Photos: Curitiba Brazil, LIGHT RAIL to the rescue
Photos: Curitiba Highly praised BRT
The Road to Curitiba
By ARTHUR LUBOW
Published: May 20, 2007
Published: May 20, 2007
Today, Curitiba remains a pilgrimage destination for urbanists fascinated by its bus system, garbage-recycling program and network of parks. It is the answer to what might otherwise be a hypothetical question: How would cities look if urban planners, not politicians, took control?
Although the children who paint on Saturday mornings are no longer needed to protect the downtown shopping street from cars, the battle to keep Curitiba green is never-ending. Indeed, some say it is going badly these days. The rivers, once crystalline, reek of untreated sewage. The bus system that has won admirers throughout the world appears to be nearing capacity; what’s more, Curitiba, by some measures, has a higher per capita ownership of private cars than any city in Brazil — even exceeding BrasÃlia, a city that was designed for cars. Curitiba’s garbage-recycling rate has been declining over the last six or seven years, and the only landfill in the municipal region will be full by the end of 2008. Jorge Wilheim, the São Paulo architect who drafted Curitiba’s master plan in 1965, says: “When we made the plan, the population was 350,000. We thought in a few years it would reach 500,000. But it has grown much bigger.” The municipality of Curitiba today has 1.8 million people, and the population of the metropolitan region is 3.2 million. “I know the plan of Curitiba is very famous, and I am the first to enjoy it, but that was in ’65,” Wilheim continues. “The metropolitan region must have a new vision.”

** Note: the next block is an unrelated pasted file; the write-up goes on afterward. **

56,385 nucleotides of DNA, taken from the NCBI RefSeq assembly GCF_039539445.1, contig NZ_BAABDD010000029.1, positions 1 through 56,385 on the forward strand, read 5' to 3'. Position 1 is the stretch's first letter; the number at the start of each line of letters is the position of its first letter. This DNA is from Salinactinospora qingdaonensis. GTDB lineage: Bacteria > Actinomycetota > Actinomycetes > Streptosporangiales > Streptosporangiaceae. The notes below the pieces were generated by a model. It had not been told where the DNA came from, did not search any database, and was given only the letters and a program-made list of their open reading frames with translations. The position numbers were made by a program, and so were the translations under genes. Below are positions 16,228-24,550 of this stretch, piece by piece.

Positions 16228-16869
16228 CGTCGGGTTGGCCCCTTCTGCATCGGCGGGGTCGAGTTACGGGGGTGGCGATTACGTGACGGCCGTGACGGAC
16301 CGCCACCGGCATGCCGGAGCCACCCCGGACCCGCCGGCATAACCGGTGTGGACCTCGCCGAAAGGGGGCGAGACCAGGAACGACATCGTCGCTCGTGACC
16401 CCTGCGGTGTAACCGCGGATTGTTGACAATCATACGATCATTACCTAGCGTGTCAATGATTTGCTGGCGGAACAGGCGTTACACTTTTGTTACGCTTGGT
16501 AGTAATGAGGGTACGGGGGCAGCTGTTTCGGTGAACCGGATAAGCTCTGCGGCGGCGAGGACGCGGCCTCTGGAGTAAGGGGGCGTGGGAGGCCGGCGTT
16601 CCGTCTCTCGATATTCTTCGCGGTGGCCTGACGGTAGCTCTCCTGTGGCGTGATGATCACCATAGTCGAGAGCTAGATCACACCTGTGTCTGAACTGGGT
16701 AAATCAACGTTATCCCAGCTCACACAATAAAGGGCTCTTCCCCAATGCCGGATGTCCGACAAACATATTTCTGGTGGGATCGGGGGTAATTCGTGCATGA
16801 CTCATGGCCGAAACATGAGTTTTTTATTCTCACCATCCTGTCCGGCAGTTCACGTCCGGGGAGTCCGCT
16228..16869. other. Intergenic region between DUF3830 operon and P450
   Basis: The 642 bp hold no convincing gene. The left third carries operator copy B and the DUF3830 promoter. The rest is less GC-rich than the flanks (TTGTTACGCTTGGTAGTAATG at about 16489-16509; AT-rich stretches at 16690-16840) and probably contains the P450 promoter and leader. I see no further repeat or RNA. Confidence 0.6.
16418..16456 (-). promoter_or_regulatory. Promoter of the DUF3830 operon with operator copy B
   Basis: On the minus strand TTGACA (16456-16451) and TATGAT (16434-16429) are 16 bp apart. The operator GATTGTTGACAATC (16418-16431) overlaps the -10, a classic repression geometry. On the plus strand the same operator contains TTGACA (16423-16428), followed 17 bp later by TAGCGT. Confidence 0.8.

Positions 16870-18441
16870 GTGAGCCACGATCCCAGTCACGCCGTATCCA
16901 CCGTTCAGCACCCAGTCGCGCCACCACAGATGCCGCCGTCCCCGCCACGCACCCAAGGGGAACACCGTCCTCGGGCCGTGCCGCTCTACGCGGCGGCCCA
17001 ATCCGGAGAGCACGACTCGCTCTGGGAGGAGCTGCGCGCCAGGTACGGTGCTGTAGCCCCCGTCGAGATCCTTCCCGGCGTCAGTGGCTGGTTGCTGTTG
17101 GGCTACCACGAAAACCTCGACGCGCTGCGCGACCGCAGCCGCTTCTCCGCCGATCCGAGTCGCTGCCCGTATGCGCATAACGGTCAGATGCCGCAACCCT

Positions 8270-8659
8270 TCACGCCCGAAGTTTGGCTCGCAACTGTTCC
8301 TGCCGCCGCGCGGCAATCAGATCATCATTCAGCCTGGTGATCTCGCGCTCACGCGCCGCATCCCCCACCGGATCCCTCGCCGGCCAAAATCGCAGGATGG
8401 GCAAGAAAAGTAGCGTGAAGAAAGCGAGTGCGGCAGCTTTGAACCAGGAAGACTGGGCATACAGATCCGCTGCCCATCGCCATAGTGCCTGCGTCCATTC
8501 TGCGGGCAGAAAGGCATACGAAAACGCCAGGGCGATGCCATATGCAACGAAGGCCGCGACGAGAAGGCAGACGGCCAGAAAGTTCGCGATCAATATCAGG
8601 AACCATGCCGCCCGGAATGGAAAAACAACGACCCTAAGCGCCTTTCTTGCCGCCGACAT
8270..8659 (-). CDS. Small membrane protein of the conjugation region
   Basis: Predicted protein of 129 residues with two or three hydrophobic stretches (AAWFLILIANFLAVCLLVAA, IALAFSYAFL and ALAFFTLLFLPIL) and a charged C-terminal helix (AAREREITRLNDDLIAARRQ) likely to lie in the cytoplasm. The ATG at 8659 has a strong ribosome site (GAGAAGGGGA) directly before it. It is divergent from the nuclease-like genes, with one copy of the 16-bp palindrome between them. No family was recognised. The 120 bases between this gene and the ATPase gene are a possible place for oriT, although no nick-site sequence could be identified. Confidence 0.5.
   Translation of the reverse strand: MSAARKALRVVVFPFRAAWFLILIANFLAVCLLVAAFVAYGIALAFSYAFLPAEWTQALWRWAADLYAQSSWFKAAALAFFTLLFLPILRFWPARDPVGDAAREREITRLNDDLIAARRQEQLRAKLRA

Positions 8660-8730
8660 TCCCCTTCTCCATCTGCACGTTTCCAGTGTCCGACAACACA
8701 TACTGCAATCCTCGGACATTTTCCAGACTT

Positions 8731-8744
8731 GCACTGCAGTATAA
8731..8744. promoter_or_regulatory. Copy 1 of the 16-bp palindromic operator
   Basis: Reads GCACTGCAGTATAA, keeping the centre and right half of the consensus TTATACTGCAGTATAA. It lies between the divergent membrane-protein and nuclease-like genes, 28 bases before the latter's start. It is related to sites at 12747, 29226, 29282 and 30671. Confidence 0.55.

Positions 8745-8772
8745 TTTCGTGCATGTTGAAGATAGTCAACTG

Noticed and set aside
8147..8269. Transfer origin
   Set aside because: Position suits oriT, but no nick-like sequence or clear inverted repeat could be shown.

It is often said of Curitiba that it doesn’t feel like Brazil. Depending on who’s speaking, that can be intended as a compliment or a criticism. Populated by European immigrants in the 19th century, Curitiba has a demographic makeup that is largely more fair-skinned and well educated than that of Brazil’s tropical north. It is also unusually affluent. Unlike São Paulo, with its startling extremes of wealth and poverty, much of Curitiba to an American eye looks familiarly middle class. Even the scruffy used-car lots have a seediness reminiscent of Los Angeles, not the Rio de Janeiro of “City of God.” The city, especially the large downtown, is very clean, thanks to municipal sanitation trucks and the freelance carrinheiros, or cart people, who pick up trash to sell at recycling centers.
Curitiba’s rapid-transit buses can move 36,000 passengers an hour, a cheap alternative to a subway system.
Despite its development as a city for public transportation, Curitiba is said to have more cars per capita than any other city in Brazil.